West Virginia stiff-arms furriners’
BEING from West Virginia is wonderful.
People are friendly. The mountains are beautiful. The pace of life is about right.
Plus there are all forms of homegrown entertainment, like the Mystery Hole, "The Dancing Outlaw" Jesco White, flying your jet under the South Side Bridge and, of course, the West Virginia Legislature.
The mountains, our ways and our separatist history give us a sense of being unique.
So why wouldn't other people want to be West Virginians, too?
This was a theme running straight through the seemingly endless election cycle that we, miraculously, just ended.
Bill Maloney, a Republican candidate for governor, had to prove his West Virginia creds over and over even though he's lived here since 1981.
Maloney was born in Syracuse, N.Y. Ads by Democrats never let West Virginians forget.
It miffed Maloney's wife. Never miff someone's wife.
"Where did we choose to live and where did we choose to stay?" his wife, Sharon Maloney, told the Daily Mail's Ry Rivard.
I've met Bill Maloney a couple of times, and I like him. I think he's contributed to our state as a businessman and as a political figure. I'm sure he'd make a good neighbor. He'd probably let you borrow his lawn mower.
I would like to welcome him to our state and encourage him to keep staying here.
Then there's Patrick Morrisey, the Republican winner of our attorney general's race. His track record as a West Virginian is much shorter, a fact he doesn't deny.
Morrisey has lived in West Virginia since 2006. Before the election, he was living in Harpers Ferry and working in Washington at the global law firm of King & Spalding. He grew up in New Jersey, and he lost a bid for a congressional seat there in 2000.
His multi-state political career drew cracks from the campaign of his opponent, incumbent Darrell McGraw, whose name on his birth certificate almost certainly was preceded by the phrase "Lifelong West Virginian."
"He's going to have to respond to why he thinks he should be attorney general when he's never worked in West Virginia," longtime McGraw aide Fran Hughes told the Daily Mail as the election was heating up.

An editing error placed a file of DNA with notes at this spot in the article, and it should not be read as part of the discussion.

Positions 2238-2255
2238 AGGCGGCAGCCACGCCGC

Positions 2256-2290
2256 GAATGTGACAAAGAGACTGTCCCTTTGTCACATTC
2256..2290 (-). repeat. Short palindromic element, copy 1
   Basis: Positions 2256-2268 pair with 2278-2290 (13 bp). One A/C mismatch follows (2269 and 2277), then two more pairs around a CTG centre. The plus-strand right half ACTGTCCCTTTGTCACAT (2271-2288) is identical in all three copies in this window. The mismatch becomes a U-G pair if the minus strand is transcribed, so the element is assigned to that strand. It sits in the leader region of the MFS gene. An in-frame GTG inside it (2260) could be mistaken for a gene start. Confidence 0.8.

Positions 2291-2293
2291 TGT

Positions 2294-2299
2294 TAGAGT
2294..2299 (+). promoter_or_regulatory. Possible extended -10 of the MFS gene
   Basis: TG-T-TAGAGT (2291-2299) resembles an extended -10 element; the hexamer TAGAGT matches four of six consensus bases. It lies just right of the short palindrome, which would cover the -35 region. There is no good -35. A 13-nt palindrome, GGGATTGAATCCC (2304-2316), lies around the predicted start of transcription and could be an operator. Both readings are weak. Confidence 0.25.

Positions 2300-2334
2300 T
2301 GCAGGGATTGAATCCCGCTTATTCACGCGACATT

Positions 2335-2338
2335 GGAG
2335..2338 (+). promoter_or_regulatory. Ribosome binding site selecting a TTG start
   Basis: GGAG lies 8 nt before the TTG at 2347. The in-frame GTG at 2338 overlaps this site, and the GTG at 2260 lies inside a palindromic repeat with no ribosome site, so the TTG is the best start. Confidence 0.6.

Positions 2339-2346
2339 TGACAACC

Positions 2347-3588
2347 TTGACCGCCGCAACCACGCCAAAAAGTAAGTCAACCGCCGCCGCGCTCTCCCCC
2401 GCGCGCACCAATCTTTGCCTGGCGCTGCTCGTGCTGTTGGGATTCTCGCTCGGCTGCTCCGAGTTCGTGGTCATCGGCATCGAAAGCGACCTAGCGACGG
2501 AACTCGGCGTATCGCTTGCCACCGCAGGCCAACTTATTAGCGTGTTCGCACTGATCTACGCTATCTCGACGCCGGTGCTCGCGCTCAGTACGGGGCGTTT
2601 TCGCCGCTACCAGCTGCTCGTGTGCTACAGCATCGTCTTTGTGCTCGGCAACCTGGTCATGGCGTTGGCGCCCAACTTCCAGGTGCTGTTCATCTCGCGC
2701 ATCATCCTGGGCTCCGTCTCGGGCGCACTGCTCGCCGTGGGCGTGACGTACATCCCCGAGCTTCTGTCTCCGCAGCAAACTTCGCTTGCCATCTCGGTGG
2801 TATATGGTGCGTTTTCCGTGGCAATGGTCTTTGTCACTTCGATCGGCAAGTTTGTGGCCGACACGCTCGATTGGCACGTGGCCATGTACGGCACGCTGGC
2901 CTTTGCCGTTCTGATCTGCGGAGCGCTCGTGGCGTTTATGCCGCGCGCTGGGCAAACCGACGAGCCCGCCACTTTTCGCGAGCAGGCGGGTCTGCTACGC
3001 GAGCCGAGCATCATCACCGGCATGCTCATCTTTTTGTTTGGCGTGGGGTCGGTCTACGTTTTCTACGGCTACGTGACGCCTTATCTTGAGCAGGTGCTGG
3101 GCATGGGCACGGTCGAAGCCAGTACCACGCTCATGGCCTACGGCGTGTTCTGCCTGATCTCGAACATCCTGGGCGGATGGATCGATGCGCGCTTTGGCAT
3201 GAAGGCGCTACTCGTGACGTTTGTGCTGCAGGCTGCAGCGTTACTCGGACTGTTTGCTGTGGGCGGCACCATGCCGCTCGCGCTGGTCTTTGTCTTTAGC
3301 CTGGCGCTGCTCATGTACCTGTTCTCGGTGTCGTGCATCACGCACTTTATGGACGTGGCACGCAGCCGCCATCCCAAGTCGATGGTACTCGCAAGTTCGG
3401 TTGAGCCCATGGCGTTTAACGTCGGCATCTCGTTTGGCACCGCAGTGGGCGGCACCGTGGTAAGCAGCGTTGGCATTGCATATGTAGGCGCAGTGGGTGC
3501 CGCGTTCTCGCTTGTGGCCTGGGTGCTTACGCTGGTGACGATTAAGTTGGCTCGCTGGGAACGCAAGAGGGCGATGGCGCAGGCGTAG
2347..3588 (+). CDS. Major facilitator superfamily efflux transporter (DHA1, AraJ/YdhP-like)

Now Morrisey has a job term of at least four years in West Virginia. Not everybody is pleased.
"Electing Patrick Morrisey is one of the dumbest things West Virginia voters could have done," wrote a commenter on the political blog "West Virginia Blue."
"We 'hillbillies' are such a gullible people. We are so easy to take advantage of."
Will Morrisey be a good West Virginian?
He will — if he takes his job seriously, treats people with decency and fairness, and runs through the drive-through at Tudor's Biscuit World every now and then.
If not, we get to vote him out in four years.
Distrust of "the other" isn't limited to politics.
There are more important matters in life.
Dana Holgorsen, who is from places like Iowa, Texas and Oklahoma, is the head coach at West Virginia University. Does that make him a West Virginian?
Only if he starts winning again.
Here's a comment I saw on Facebook the other day:
"I like Holgorsen — don't get me wrong but he is not a West Virginian by any means . . . He won't recruit in the state. When he could of went after one of the best kickers in high school last year he opted to give a scholarship to a kicker from Texas instead."
Hey, maybe the kicker can be a West Virginian now.
I love my state, but I wish we didn't have this level of distrust. What's the message we're sending?
"You're not welcome here."
That's not the West Virginia I know and love.
I'd rather welcome a person who was unfortunate enough to grow up somewhere else.
You've heard of brain drain?
I prefer brain gain.
McElhinny is the Daily Mail's managing editor. He can be reached at 304-348-1703, at firstname.lastname@example.org or @BradMcElhinny on Twitter.